Block-out resins are tinted, light-cured resins that were originally developed as a rubber dam substitute or for bleaching tray reservoirs, but the materials in this specific category are mainly used to protect the gingiva during power bleaching and when performing intraoral sandblasting. In addition, they can block-out gingival embrasures when taking final crown and bridge impressions to prevent the material from locking into them.
Unfortunately, many of these products give off heat when curing, with most producing enough heat to cause pain when they are applied over the gingival and polymerized. To test this potential problem, we applied each product designed for soft tissue application to the gingiva around the maxillary incisors in two volunteer research staff members. This application simulated the procedure we advocate prior to power bleaching. We then light-cured the products until the staff member signaled that the pain caused by polymerization heat generation was not tolerable. The amount of time it took each product to cause pain was recorded and noted below in each product's narrative.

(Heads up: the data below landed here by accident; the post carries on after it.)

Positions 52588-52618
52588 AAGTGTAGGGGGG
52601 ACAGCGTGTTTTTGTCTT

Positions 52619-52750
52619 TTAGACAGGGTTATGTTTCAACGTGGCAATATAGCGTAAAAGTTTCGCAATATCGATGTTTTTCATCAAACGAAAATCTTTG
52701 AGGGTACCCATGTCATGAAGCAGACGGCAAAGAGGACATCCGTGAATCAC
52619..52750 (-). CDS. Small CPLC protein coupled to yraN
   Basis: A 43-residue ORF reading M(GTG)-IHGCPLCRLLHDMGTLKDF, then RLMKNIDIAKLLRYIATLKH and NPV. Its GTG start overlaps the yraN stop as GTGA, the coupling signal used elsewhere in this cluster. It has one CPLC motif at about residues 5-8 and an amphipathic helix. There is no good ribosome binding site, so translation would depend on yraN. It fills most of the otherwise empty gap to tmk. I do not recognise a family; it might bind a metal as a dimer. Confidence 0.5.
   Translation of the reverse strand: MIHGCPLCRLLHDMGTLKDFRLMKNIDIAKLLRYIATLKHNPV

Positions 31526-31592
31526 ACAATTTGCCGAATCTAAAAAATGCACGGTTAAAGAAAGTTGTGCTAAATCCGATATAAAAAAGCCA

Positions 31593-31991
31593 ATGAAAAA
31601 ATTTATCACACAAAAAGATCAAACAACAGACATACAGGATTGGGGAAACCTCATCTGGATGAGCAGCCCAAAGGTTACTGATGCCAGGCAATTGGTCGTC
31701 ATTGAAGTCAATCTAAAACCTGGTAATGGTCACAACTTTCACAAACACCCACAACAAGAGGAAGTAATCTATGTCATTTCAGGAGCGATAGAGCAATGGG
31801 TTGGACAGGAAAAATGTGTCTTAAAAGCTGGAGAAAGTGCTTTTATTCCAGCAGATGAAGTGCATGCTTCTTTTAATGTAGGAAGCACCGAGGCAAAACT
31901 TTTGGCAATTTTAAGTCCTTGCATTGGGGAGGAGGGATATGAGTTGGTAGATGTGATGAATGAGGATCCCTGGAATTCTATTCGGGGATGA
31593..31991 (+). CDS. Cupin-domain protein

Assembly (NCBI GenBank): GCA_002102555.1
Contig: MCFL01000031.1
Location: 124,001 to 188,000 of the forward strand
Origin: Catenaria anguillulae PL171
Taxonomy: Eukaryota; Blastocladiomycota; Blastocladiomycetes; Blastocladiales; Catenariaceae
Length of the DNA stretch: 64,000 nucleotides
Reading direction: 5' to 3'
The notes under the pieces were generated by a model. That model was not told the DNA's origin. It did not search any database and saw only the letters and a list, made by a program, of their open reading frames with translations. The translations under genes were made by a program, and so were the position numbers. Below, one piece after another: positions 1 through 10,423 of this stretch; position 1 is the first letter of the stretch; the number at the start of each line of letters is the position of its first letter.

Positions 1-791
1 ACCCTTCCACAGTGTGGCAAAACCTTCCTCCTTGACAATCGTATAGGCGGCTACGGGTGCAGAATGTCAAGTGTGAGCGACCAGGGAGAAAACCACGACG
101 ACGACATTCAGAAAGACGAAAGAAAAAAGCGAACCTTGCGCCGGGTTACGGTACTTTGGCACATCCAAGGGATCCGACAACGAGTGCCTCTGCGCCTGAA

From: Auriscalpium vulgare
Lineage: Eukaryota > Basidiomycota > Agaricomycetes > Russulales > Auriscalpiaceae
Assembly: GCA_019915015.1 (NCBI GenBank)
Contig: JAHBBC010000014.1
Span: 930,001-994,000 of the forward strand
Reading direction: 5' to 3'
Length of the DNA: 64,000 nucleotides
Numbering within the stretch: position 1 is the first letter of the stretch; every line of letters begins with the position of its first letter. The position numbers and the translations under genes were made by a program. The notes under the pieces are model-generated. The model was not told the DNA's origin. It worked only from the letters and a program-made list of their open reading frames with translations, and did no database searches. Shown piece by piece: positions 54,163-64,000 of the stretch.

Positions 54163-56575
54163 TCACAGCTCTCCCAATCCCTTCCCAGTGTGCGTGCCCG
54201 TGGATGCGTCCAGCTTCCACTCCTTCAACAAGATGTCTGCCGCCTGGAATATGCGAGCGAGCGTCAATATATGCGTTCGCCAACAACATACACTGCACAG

NOTE: Even though the heat produced caused a painful response (described as penetrating deep into the tissue) in our test subjects, there was no visible gingival inflammation nor was there any negative sequelae once the light-curing was stopped. However, even when the patient is anesthetized, it seems prudent to apply these materials in as thin a layer as possible to keep the polymerization heat as low as possible.
Fortunately, this heat and pain response can be minimized or eliminated by not curing these resins more than a few seconds at a time.
These materials come in push-type syringes and are easy to apply directly from the syringe, not requiring any additional instruments for placement. However, they can be runny, so apply a small volume at a time and then cure for a few seconds. They are also very easy to remove.